Many of the wealthiest residents of Los Angeles and the rest of Southern California are so precisely because they are self-employed. While many people who go into business for themselves have a rough go with it at the outset, once a business takes off and succeeds, a Californian can do very well indeed.
As is the case with parents who work for a company as employees, California law adheres to the view that children are entitled to share some of their parents' good fortune. At a minimum, parents must meet their children's basic needs for food, clothing, shelter, medical care and education. Additionally, a child is supposed to, to some extent, share in his or her parent's standard of living.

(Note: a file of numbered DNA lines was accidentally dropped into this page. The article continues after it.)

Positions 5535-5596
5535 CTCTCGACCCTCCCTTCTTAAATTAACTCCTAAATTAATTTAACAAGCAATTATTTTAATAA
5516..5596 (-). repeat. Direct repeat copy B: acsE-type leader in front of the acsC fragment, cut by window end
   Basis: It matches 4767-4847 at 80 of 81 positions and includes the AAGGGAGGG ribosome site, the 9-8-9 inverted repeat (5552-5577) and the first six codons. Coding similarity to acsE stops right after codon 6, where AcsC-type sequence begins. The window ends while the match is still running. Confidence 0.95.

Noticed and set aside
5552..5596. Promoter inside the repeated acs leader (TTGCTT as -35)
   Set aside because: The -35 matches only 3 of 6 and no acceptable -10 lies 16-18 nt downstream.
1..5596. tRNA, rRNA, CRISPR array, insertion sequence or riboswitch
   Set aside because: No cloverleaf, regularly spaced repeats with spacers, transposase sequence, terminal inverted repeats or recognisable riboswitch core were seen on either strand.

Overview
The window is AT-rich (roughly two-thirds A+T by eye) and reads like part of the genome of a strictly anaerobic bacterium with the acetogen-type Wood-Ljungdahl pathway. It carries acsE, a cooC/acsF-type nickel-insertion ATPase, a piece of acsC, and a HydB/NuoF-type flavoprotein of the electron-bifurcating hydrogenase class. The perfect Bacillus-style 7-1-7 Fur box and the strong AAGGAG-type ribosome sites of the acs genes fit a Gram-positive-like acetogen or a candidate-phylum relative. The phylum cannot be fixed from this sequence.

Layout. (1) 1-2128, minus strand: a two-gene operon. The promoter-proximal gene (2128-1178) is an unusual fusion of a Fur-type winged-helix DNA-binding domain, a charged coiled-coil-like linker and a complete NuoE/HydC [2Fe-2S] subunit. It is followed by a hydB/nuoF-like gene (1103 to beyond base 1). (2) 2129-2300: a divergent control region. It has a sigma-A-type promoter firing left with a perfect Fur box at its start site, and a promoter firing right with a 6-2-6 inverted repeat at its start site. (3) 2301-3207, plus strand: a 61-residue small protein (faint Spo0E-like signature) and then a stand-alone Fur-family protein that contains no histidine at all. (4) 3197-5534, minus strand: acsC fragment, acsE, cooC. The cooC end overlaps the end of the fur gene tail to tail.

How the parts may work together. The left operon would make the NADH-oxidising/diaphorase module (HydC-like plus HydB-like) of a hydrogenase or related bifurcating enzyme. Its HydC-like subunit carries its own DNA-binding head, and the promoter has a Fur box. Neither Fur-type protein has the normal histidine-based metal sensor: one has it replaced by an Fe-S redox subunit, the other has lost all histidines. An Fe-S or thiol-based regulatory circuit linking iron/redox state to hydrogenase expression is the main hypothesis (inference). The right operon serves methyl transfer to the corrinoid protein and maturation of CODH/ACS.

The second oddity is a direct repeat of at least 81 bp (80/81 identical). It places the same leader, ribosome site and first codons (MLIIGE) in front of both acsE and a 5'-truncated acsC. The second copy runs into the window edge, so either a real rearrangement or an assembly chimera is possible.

A child should not be in a home that is barely scraping by while the child's other parent is making a mint through his or her own business. For this reason, all self-employment income is supposed to be counted as income for child support purposes.
The starting point for this calculation is the parent's Schedule C and other tax return documents. However, the court will not simply assume that what is on the tax return is appropriate for child support purposes. For instance, the court may not calculate certain deductions when figuring child support even though they were allowed under the tax laws.
It is important for a parent to keep close tabs on how the other parent is faring in his or her own business and why he or she is faring so. Many times, it may be necessary to modify support as a person's business grows. On the other hand, a parent also needs to be on the watch for efforts on the part of the other parent to try to hide how much profit he or she is really getting from a small business.